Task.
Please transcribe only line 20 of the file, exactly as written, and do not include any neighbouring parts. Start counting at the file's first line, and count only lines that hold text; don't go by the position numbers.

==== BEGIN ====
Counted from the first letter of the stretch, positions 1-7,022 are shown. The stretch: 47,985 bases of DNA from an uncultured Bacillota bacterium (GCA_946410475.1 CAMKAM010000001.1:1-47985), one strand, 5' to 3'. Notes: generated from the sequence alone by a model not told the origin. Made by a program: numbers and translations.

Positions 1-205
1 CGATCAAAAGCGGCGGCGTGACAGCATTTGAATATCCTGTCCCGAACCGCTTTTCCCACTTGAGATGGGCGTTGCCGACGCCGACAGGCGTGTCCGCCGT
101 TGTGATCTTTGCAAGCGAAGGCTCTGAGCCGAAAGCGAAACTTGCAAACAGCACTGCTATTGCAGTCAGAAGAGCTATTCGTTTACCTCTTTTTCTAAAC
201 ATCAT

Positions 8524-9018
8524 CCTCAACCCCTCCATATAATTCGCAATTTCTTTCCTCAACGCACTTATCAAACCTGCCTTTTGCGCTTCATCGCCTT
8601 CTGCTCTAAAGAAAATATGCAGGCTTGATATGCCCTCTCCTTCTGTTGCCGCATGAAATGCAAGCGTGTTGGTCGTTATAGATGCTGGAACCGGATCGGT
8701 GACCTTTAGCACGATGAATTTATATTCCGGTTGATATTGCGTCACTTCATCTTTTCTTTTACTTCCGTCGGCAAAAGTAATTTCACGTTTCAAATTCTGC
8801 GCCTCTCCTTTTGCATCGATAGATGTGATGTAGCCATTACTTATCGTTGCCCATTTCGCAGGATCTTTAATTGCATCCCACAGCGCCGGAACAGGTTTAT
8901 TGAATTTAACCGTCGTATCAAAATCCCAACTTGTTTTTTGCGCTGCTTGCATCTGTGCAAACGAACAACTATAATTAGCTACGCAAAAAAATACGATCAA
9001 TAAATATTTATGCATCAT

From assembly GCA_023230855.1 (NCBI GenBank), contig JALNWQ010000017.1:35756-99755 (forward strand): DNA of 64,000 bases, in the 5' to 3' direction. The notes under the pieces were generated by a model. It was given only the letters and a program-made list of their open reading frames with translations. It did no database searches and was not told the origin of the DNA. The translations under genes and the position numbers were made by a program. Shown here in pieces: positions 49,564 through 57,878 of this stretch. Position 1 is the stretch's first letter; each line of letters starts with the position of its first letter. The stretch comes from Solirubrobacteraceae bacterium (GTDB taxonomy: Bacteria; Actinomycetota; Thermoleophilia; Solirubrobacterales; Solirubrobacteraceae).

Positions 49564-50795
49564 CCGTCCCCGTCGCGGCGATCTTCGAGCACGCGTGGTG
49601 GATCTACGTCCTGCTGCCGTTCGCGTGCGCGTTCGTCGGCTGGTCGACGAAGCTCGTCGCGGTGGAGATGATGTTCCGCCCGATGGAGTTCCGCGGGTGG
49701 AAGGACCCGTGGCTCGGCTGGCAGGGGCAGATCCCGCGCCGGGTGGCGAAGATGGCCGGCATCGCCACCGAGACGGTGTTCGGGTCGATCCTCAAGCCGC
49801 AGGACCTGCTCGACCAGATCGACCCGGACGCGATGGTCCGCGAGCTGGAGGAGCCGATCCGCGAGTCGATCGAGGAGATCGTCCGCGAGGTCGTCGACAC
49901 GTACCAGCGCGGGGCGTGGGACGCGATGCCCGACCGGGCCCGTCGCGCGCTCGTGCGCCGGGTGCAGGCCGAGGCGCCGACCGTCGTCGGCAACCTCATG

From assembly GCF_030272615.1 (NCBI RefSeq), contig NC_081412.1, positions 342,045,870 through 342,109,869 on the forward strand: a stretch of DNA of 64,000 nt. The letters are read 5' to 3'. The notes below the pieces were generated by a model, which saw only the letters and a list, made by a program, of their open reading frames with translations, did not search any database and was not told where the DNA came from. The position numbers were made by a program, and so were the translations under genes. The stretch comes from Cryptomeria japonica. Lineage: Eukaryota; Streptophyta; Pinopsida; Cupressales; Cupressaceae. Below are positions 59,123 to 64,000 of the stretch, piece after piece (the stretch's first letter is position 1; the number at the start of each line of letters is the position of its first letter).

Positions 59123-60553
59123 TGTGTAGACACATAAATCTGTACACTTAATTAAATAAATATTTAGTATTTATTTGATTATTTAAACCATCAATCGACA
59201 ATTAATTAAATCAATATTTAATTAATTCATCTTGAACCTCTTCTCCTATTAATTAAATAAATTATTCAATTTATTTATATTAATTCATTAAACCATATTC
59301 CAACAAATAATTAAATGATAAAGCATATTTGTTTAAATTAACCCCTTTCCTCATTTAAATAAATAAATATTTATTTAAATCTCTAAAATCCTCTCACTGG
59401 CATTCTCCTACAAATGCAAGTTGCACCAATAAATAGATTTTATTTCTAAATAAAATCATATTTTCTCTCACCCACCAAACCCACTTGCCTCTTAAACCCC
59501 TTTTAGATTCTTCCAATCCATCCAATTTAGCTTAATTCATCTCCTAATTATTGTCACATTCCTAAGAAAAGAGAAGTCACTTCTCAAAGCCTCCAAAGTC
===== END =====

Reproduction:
From assembly GCF_030272615.1 (NCBI RefSeq), contig NC_081412.1, positions 342,045,870 through 342,109,869 on the forward strand: a stretch of DNA of 64,000 nt. The letters are read 5' to 3'. The notes below the pieces were generated by a model, which saw only the letters and a list, made by a program, of their open reading frames with translations, did not search any database and was not told where the DNA came from. The position numbers were made by a program, and so were the translations under genes. The stretch comes from Cryptomeria japonica. Lineage: Eukaryota; Streptophyta; Pinopsida; Cupressales; Cupressaceae. Below are positions 59,123 to 64,000 of the stretch, piece after piece (the stretch's first letter is position 1; the number at the start of each line of letters is the position of its first letter).